A film which first caught our attention as the debut short out the gate of The Bureau of Creative Works’ initial crop of films, Mylissa Fitzsimmons’ coming of age drama, That Party That One Night evocatively taps into the awkward state of being that is adolescence. Pleased to have the opportunity to learn more about the production story behind That Party That One Night, DN invited Mylissa to tells us how she raced against the clock to complete this love letter to the ineptitude of youth.

That Party That One Night came out of my desire to make a coming of age film. I grew up on John Hughes films and idolized the confidence of Molly Ringwald while at the same time the awkwardness of being a teenager. So TPTON became my love letter to those feelings and time.

Based on my own experience of high school I had set out write a feature film but ended up with a few scenes that weren’t working in the greater context of the script but I really liked this moment and it kept coming back to me, so I kind of just kept the idea in the back of my head for future use. Then, I received a small grant from The Bureau of Creative Works to make a short film with the caveat that I had 3 weeks to completely finish it. So I immediately thought about That Party That One Night.

I wrote it in 3 days and reached out to actress Melanie Neilan who I had worked with previously on another short film. I had written the part for Cole specifically for actor Evan Crooks after seeing him on Hulu’s Casual and was able to reach out to his manager through a casting director that I had met through The Los Angeles Women’s Film Collective, a film group I’m part of in LA.

Once he was on board I worked with DP Pedro Avila who I had worked with on past projects and who I knew that this film couldn’t be done without his talent and his RED camera. Also, he was the only one who understood me when I would say things like, “This scene is inspired by that one scene in E.T.“. We asked our friends who we had worked with on various other films to fill out a small crew up and with the addition of Producer Kristen Murtha and Executive Producer Allen Murray we had our cast and crew secure, all within that first week.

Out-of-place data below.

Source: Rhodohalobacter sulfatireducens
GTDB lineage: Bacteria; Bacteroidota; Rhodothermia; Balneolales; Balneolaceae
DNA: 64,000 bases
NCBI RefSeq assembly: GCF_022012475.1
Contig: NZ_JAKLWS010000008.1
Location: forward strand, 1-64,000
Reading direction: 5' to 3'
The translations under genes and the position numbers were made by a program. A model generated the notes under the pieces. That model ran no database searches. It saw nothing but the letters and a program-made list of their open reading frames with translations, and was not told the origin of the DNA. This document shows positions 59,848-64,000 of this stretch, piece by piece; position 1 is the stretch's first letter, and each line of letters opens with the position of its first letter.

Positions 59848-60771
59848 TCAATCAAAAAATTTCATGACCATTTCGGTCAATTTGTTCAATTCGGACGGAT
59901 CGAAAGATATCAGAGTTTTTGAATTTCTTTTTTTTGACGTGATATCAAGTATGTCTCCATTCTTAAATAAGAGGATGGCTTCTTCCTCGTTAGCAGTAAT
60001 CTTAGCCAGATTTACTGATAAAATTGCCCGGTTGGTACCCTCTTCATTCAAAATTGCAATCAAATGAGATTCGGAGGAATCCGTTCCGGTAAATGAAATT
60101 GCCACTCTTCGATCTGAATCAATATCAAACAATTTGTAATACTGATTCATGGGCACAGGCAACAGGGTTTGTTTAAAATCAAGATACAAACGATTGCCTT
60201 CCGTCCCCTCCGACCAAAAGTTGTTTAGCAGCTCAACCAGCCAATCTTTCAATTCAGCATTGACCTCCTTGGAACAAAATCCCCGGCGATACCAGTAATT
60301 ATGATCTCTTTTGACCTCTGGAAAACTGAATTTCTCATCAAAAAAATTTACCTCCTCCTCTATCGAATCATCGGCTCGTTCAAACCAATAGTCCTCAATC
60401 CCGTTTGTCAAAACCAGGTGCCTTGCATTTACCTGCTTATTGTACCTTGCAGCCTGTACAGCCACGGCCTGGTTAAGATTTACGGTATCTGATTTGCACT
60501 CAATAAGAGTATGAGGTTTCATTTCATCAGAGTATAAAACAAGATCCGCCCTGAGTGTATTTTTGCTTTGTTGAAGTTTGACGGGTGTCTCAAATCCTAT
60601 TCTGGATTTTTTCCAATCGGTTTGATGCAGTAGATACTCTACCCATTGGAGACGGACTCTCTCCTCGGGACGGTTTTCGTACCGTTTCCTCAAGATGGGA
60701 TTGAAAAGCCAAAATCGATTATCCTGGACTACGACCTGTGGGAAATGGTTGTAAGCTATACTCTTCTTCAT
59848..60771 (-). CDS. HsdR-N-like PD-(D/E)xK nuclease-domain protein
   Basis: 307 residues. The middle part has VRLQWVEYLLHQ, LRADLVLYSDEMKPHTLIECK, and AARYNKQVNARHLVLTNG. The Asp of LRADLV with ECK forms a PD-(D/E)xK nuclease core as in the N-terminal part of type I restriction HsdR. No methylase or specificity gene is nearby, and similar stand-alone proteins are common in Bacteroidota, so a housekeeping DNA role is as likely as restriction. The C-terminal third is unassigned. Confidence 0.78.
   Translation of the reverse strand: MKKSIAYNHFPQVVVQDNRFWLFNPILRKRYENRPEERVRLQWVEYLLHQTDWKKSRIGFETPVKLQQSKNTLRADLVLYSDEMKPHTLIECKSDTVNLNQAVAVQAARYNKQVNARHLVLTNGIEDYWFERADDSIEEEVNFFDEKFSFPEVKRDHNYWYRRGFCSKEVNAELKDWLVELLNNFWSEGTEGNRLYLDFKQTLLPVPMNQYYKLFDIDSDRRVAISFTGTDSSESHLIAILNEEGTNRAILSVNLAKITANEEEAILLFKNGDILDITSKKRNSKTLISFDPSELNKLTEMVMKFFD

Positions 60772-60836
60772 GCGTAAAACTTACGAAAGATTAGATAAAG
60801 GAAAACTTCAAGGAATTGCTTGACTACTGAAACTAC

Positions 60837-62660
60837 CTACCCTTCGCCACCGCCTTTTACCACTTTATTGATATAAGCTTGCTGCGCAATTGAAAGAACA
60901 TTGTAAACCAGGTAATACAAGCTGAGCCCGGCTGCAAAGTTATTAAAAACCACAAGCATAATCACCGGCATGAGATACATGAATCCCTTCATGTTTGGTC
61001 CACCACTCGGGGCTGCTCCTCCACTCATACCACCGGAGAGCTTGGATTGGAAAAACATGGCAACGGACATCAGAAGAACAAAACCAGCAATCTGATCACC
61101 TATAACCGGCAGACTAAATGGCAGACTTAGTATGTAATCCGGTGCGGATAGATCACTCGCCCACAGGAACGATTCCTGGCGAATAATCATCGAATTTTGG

I had to come up with a new ending right there on the spot that could be shot in 30 minutes.

We shot the film over 2 nights using a house location that was donated by a friend and a parking lot location in Burbank. We had a very strict time frame and we actually weren’t able to get the final scene of the film due to being kicked out of our location. So I had to come up with a new ending right there on the spot that could be shot in 30 minutes before we had to wrap out, having no idea if it was going to work. It was the only time I have ever said, “I’ll fix it in post”. But when you have a limited budget, limited time and problems on set it all comes down to compromise, making quick decisions and having to trust that you can figure it out somehow.

The night we wrapped we went straight into editing. Editor, Jaffe Zinn and I had gotten a 7 day free trial for an editing program so we knew we had to get it done within that time frame. So we set up in my garage/studio and had very long nights where we both became deathly ill but managed to finish editing the film in 4 days. That brought us to the end of week 2.

With 1 week left to finish, it was all a matter of using the same post people I had worked with previously to get sound and color done within the week. From writing the script to casting, to shooting, to editing, to post all in 3 weeks. We made a short film about a high school experience with amazing collaboration amongst talented people.

Mylissa will be returning to DN next week for a discussion about her unnerving new horror short Who Decides so be sure to keep an eye out for that.

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